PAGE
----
The decision of Lawrence Summers to abandon his quest to chair the Fed is a good one. His past mistakes/conflicts of interest in opposing regulation of the finance sector should disqualify him and, in the end, it effectively did. Summers is untrustworthy in terms of apparent conflicts of interest and given his extreme right-wing politics his move to chair the Fed would endanger the US recovery.
Update: Here is The Nation on the same issue. I agree with all of these criticisms of Summers except for his alleged sexism. I’d condition my support for “free-trade” more than he did by excluding the export of pollution-intensive industries to poor countries simply because they have lowest willingness-to-pay to avoid it. It seems to me this is the wrong way of thinking about this issue. A summary:
- During Bill Clinton’s second term, Summers worked with then–Fed chair Alan Greenspan and then–Treasury Secretary Robert Rubin to block moves by Brooksley Born, who headed the Commodity Futures Trading Commission, to regulate the derivatives market. When that market began to deal in to include the toxic instruments that led to the 2008 financial market crisis.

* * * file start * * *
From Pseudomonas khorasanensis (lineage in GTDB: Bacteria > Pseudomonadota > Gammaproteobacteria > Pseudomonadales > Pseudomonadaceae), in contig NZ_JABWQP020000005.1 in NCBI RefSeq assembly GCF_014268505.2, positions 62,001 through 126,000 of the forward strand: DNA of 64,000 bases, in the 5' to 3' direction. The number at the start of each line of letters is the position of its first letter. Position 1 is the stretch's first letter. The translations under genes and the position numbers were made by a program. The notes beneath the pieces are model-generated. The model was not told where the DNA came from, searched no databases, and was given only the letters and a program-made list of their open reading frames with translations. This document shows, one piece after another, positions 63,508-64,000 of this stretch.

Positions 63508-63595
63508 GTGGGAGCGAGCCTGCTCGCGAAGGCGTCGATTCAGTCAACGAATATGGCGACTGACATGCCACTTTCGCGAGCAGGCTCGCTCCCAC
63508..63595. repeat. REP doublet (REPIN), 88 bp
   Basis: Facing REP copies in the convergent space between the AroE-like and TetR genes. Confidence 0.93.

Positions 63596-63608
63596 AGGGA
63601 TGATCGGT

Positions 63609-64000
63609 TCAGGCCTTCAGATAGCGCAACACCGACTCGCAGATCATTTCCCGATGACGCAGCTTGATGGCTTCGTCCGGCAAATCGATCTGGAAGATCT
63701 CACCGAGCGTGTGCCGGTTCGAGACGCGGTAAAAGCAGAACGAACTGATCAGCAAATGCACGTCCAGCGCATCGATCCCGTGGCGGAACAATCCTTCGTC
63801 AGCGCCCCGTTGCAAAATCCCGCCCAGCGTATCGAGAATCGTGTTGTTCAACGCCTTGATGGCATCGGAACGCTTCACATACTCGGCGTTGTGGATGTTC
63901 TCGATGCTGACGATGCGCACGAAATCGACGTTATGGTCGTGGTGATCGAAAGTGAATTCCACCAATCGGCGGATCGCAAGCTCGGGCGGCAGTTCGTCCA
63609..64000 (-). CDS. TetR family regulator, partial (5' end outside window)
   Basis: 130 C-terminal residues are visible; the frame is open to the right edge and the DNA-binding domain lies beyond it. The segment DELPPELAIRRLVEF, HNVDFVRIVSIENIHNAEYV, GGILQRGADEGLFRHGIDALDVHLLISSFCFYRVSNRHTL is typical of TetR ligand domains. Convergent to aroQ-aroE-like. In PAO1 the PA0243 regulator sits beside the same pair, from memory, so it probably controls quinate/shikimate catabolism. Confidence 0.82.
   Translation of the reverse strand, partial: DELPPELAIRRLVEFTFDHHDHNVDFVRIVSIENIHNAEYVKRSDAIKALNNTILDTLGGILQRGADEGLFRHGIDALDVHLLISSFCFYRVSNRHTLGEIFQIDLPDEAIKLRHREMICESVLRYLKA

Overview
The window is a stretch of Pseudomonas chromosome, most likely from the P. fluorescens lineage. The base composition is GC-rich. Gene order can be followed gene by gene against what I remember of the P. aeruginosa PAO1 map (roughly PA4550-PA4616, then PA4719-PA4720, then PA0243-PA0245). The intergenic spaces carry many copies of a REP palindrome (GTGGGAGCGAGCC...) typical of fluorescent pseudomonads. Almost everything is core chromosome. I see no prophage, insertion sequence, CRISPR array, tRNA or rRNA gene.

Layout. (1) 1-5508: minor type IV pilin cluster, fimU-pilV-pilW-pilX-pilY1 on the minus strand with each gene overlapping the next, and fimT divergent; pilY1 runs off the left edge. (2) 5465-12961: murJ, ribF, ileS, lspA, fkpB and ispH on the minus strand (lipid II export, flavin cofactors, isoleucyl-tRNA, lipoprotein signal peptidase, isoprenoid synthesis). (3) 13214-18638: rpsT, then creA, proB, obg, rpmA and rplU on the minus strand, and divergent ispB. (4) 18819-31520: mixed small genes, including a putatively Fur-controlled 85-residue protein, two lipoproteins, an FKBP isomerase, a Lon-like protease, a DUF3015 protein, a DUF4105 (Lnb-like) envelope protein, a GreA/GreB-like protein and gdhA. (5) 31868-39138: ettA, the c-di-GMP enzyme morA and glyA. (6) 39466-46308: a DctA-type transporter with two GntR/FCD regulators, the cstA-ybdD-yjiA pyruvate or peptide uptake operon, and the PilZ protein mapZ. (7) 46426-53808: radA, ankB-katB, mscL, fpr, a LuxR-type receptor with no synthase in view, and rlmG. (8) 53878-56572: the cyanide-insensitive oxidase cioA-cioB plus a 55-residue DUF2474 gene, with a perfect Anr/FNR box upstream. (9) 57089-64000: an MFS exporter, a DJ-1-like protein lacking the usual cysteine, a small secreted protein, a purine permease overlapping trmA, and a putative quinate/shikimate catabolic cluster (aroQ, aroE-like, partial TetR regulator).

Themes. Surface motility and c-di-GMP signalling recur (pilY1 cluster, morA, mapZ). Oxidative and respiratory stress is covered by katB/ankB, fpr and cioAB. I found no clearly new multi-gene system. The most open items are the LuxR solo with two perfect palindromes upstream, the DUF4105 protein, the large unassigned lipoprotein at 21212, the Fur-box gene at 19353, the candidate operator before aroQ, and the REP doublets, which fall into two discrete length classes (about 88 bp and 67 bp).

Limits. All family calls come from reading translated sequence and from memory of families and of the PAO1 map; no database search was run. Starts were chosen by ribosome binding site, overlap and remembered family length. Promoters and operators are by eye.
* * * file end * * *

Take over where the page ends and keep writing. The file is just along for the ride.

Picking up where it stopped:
- A year later, Summers led the fight to gut Glass-Steagall rules, which had provided an additional measure of protection against bank meltdowns.
- Early in Obama’s presidency, Summers resisted sufficient stimulus spending to jump-start the economy.
- Summers has always been a militant free-trade advocate, and he showed little interest in efforts to renew American manufacturing.
- Summers’s tenure at Harvard has remained a subject of clear controversy, with serious objections being raised with regard to his statements about women. The National Organization for Women complained about “Summers’ own history of misogyny—as president of Harvard he opined that women might lack an ‘intrinsic aptitude’ for science and engineering.”